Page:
In October 2017, the company successfully raised $15MM via its AirToken ICO. By February 2018, they had launched the new Airfox app in Brazil, receiving 10,000 loan applications in just the first day. As of this article, Airfox has deployed over 1,000 loans to hone the credit scoring algorithm. By the end of the second quarter, Airfox aims to have 10,000 active digital wallets and 2,000 loans. Once their credit scoring algorithm is perfected, Airfox envisions allowing third-party lenders onto the platform to provide liquidity and increased access to credit markets at reasonable rates.
Issues to Overcome
While the company has seen significant traction, Airfox must resolve several challenges before scaling. According to Santos, the number one issue on his mind is perfecting the credit scoring algorithm. To scale, Airfox will need to permit third-party lenders to join the platform. To succeed, they’ll first need to generate a credit score that’s at least as trustworthy as that of a traditional credit bureau. Proof via their own proprietary lending on the platform that the algorithm works and can scale as new users and lenders join is critical.
Another risk is volatility. Cryptocurrencies are notoriously volatile. Because Airfox is an intermediary between Brazilian Real, which consumers deposit and spend, and AirToken, which Airfox uses on the backend to transfer assets, they could find themselves taking on significant exchange risk. This risk has the potential to materially impact the company’s unit economics. While Santos plans to address this via use of variations of Stablecoins, they are still very nascent in the Blockchain ecosystem and will need careful monitoring for effective hedging. If the company is unable to effectively hedge, they could drive lenders off the platform and be left with little liquidity.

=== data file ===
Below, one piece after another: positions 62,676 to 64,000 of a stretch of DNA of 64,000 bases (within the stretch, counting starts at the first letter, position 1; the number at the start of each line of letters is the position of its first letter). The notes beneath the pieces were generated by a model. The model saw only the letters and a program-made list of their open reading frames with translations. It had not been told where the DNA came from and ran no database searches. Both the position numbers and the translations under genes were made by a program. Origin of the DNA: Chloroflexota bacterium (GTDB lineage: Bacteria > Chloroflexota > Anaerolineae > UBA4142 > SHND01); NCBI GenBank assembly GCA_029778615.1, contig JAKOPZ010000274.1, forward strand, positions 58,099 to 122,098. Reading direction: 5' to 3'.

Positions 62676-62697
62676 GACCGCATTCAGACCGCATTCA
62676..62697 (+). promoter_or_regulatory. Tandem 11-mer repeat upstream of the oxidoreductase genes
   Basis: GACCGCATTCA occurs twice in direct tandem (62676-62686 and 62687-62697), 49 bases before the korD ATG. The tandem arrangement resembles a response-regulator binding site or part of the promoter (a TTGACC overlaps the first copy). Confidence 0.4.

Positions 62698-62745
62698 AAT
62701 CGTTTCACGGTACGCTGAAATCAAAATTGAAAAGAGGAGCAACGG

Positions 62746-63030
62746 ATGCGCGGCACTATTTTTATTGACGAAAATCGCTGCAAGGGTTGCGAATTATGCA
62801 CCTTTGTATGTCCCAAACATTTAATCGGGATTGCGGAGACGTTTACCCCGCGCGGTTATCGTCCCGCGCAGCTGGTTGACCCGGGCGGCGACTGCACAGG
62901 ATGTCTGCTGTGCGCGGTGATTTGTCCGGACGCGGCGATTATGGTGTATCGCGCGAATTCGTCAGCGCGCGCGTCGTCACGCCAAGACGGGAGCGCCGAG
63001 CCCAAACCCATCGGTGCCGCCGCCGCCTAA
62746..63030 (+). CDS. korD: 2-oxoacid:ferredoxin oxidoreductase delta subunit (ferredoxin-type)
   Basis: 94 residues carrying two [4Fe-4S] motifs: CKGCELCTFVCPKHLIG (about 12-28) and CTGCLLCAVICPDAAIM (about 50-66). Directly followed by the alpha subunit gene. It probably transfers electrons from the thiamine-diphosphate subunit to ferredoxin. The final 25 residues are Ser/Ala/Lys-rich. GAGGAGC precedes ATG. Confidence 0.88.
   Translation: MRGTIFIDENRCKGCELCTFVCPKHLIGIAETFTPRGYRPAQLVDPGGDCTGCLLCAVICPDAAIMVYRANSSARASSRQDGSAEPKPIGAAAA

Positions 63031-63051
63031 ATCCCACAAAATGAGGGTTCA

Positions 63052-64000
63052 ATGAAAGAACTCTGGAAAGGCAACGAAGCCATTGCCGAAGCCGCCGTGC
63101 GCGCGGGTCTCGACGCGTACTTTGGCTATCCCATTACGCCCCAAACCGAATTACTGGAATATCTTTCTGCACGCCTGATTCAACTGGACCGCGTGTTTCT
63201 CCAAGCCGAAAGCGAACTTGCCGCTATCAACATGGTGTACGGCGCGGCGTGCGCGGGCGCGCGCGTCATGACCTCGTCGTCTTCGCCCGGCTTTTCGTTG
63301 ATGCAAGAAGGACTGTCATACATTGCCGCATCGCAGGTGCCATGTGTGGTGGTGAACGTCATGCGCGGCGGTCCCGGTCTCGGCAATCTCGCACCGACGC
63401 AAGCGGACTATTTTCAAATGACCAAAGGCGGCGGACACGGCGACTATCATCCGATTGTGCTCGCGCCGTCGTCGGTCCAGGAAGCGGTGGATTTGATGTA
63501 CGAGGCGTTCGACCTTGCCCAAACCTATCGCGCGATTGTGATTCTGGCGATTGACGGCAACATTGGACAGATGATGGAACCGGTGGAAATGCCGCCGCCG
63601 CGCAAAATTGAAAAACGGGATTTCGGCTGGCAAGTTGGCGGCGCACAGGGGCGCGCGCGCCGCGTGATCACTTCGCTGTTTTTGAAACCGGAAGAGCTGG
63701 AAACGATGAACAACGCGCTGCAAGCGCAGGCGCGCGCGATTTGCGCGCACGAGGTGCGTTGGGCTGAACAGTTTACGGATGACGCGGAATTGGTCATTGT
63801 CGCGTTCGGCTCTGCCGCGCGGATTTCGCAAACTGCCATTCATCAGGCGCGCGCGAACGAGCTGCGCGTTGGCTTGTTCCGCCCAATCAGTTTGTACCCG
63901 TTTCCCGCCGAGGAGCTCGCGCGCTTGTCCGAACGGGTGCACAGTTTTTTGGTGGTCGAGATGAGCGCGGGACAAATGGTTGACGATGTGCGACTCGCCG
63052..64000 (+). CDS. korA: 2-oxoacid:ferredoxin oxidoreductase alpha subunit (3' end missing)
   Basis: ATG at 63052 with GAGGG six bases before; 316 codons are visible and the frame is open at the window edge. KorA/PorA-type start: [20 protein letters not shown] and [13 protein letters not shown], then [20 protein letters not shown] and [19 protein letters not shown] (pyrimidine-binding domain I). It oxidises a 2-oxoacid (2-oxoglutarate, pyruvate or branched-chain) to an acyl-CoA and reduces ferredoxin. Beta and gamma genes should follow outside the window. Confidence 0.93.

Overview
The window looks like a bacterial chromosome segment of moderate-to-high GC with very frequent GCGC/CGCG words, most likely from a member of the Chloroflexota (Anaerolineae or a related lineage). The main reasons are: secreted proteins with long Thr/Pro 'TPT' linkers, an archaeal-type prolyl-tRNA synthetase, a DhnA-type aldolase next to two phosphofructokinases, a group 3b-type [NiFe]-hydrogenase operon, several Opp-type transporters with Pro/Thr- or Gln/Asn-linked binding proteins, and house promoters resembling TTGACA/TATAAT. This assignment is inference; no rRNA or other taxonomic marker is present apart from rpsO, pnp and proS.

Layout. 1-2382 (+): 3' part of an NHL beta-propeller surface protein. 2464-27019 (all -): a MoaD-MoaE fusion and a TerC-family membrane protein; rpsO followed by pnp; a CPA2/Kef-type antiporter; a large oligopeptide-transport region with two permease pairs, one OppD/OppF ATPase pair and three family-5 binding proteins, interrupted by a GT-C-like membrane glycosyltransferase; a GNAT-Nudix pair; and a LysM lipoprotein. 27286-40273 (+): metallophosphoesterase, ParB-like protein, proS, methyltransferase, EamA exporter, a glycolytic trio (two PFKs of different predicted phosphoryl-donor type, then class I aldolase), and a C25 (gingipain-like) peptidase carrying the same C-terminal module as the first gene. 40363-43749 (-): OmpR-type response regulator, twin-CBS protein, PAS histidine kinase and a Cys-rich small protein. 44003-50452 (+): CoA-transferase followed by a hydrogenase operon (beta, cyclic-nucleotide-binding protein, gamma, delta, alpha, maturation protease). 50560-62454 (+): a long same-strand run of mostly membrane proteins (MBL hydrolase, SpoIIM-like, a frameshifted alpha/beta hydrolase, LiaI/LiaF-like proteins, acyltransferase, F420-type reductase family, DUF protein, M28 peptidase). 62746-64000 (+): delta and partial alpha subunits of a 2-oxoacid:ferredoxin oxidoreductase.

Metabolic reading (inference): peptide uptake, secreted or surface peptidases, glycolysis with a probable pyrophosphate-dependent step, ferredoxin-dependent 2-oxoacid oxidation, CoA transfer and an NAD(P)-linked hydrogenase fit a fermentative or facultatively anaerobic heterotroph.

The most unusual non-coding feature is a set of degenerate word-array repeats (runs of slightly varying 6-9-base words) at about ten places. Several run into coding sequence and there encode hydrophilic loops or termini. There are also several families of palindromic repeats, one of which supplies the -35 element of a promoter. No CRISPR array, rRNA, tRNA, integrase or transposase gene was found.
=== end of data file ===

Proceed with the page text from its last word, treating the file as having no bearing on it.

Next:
Further, Airfox’s ICO thrusts the company, along with many others, into an almost wholly unknown regulatory environment. As a US-based company, they’ll be subject to the whim of the IRS, SEC, and alphabet soup of other agencies once the federal government articulates a stance on whether certain ICOs are securities. This uncertainty along with other signaling concerns could also affect Airfox’s ability to raise follow on funding from the traditional venture sources.
Last but not least, there is certainly no shortage of competition in the space. After all, this is a text book example of a market ripe for disruption.
Airfox has had quite the journey, starting as a US-focused mobile ad-tech company and pivoting to address the needs of unbanked Brazilians. Along the way, the team’s ambitious management team has had some major victories, including raising two venture rounds, launching two distinct products and conducting an oversubscribed ICO. The performance has been impressive, and the future looks bright. But a long road fraught with uncertainties awaits them. Their mission, to bring financial services to the bottom of the pyramid in emerging markets, is laudable, lucrative, and difficult. Keep your eyes on these folks.